This study presents a tomographic survey of a subset of the outer halo (10–40 kpc) drawn from the Sloan Digital Sky Survey Data Release 6. Halo substructure on spatial scales of >3 degrees is revealed as an excess in the local density of sub-giant stars. With an appropriate assumption of a model stellar isochrone it is possible for us to then derive distances to the sub-giant population. We describe three new candidate halo substructures; the 160- and 180-degree over-densities (at distances of 17 and 19 kpc respectively and radii of 1.3 and 1.5 kpc respectively) and an extended feature at 28 kpc that covers at least 162 deg2, the Virgo Equatorial Stream. In addition, we recover the Sagittarius dwarf galaxy (Sgr) leading-arm material and the Virgo Over-Density.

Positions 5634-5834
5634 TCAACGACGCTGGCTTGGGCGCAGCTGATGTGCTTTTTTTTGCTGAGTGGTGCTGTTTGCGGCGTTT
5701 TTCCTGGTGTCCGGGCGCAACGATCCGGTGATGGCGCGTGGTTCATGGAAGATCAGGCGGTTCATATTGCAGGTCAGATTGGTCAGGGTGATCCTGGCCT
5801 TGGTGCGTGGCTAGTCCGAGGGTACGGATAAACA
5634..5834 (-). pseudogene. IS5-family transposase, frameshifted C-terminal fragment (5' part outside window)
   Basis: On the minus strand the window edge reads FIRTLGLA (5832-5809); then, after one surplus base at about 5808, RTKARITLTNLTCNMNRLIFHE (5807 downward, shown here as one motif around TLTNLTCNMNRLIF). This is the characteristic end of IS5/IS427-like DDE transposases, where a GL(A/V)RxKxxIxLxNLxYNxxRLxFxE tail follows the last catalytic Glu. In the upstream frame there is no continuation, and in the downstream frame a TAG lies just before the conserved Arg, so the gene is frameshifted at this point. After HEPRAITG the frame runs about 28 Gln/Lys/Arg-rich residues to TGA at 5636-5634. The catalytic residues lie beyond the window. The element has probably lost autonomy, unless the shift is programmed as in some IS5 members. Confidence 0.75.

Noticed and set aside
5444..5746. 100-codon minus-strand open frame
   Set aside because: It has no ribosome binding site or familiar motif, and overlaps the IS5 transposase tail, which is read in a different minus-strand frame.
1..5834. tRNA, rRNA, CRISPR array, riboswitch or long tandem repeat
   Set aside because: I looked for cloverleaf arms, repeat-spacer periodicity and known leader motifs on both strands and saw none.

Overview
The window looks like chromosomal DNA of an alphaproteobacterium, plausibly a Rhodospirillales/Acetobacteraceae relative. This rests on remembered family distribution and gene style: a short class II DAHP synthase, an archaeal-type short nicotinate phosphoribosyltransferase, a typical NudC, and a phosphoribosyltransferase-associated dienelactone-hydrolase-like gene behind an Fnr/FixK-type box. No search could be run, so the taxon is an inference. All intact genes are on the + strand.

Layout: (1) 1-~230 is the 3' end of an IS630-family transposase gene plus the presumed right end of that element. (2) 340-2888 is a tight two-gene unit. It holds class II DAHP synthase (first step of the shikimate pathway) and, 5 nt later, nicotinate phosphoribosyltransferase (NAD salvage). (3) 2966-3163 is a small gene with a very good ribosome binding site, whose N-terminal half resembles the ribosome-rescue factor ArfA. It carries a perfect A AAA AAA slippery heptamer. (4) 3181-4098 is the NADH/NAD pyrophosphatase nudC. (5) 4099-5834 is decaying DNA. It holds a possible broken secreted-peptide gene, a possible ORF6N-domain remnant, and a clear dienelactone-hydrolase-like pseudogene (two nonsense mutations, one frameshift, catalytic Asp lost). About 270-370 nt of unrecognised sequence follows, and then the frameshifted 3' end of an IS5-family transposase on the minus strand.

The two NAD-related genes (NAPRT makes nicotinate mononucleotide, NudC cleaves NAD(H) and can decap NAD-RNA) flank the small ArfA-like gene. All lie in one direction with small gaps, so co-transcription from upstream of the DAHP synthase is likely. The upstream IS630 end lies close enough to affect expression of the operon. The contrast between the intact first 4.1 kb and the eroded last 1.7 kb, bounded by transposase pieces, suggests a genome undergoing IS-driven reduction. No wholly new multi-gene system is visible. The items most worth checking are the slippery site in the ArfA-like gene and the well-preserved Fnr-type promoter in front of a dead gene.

The derived distances, together with the number of sub-giant stars associated with each substructure, enables us to derive the integrated luminosity for the features. The tenuous, low surface brightness of the features strongly suggests an origin from the tidal disruption of an accreted galaxy or galaxies. Given the dominance of the tidal debris of Sgr in this region of the sky we investigate if our observations can be accommodated by tidal disruption models for Sgr. The clear discordance between observations and model predictions for known Sgr features means it is difficult to tell unambiguously if the new substructures are related to Sgr or not. Radial velocities in the stellar over-densities will be critical in establishing their origins.